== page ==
Lactobacilli have been used for the fermentation of food products, and they have attracted much attention as probiotic bacteria for their beneficial effects on human health. Adhesion of probiotic bacteria to the host intestinal epithelium is an important criterion for strain selection, and several methods (binding to cultured epithelial cells, to immobilized tissue components or to resected tissue) have been employed for characterization and screening of new strains (Ouwehand et al. 2001; Styriak et al. 2003; Tuomola and Salminen 1998; Vesterlund et al. 2006). Adhesion is believed not only to play a role in the persistence of a particular strain in the digestive tract but also to participate in pathogen exclusion by competition and blocking of their binding sites at the mucosa (Collado et al. 2007; Lee et al. 2003; Vesterlund et al. 2006). Also, it may contribute to immunomodulation (Galdeano et al. 2007). However, some authors have hypothesized that attachment factors in lactic acid bacteria are risk factors that might be an indicative of their pathogenic potential (Vesterlund et al. 2007).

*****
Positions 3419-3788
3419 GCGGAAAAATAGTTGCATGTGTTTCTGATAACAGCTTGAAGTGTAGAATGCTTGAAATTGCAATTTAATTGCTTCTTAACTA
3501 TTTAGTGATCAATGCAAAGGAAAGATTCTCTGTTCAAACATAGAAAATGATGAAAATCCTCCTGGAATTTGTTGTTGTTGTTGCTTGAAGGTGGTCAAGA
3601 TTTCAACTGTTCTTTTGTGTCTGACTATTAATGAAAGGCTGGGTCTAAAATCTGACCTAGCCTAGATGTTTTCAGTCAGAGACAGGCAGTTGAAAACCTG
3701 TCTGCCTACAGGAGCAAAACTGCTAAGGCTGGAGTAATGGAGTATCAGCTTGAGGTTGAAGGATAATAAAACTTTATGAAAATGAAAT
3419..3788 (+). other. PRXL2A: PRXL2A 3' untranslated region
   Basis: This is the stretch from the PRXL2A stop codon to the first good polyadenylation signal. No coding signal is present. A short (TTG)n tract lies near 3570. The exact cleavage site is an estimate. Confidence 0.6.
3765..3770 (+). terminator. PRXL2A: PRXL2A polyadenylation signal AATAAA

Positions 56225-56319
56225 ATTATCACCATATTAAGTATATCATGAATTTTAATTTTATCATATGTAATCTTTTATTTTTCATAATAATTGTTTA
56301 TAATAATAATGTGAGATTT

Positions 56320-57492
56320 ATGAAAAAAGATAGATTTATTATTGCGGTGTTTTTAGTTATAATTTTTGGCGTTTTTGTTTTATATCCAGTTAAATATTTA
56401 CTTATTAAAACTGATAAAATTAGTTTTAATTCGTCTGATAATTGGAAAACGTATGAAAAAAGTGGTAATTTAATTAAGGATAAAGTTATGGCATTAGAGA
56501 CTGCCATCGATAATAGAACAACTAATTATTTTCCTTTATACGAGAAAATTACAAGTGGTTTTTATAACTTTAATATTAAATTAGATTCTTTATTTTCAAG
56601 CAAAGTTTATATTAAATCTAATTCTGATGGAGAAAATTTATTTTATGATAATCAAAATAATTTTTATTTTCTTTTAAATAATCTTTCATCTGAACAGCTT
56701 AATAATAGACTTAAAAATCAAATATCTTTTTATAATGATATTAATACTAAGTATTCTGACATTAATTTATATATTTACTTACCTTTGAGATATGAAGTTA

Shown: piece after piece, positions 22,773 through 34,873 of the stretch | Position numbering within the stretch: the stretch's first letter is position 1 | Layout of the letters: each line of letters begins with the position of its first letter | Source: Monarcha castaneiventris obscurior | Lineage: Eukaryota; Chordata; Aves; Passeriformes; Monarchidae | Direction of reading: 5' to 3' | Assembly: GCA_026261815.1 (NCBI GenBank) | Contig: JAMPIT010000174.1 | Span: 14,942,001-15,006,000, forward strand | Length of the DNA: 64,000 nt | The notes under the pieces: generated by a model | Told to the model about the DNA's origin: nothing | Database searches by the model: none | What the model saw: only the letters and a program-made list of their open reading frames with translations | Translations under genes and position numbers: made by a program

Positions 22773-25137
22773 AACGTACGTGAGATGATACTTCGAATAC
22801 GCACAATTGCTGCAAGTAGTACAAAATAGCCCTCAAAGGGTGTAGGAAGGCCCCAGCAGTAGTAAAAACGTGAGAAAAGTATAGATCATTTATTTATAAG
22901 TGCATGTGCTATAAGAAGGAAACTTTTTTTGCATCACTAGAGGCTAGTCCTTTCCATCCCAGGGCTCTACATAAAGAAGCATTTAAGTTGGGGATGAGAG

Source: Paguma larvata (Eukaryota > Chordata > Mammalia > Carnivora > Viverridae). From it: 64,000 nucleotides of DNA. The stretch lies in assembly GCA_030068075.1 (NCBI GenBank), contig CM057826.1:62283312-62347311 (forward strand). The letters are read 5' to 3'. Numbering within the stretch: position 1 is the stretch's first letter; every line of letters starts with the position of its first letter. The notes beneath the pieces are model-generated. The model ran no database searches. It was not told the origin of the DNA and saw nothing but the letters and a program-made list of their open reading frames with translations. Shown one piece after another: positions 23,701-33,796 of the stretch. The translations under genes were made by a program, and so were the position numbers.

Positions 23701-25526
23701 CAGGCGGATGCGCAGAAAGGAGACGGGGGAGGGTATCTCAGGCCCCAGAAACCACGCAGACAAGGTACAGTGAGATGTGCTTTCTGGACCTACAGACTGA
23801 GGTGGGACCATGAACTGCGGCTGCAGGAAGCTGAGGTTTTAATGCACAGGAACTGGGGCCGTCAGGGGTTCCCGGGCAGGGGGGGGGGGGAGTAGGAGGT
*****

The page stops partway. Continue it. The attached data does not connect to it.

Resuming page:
Lactobacilli can bind to mucin, a component of the mucus epithelial layer, and to a variety of proteins present in the extracellular matrix (ECM), such as fibronectin, collagen and laminin, which are shed into the mucus or can be exposed to the intestinal lumen in case of trauma, infection or inflammation (Lorca et al. 2002; Styriak et al. 2003). While in most cases protein factors have been identified as responsible for this attachment, with the exception of mucin-binding proteins from lactobacilli, information about specific binding proteins is still scarce for this group of micro-organisms (Vélez et al. 2007).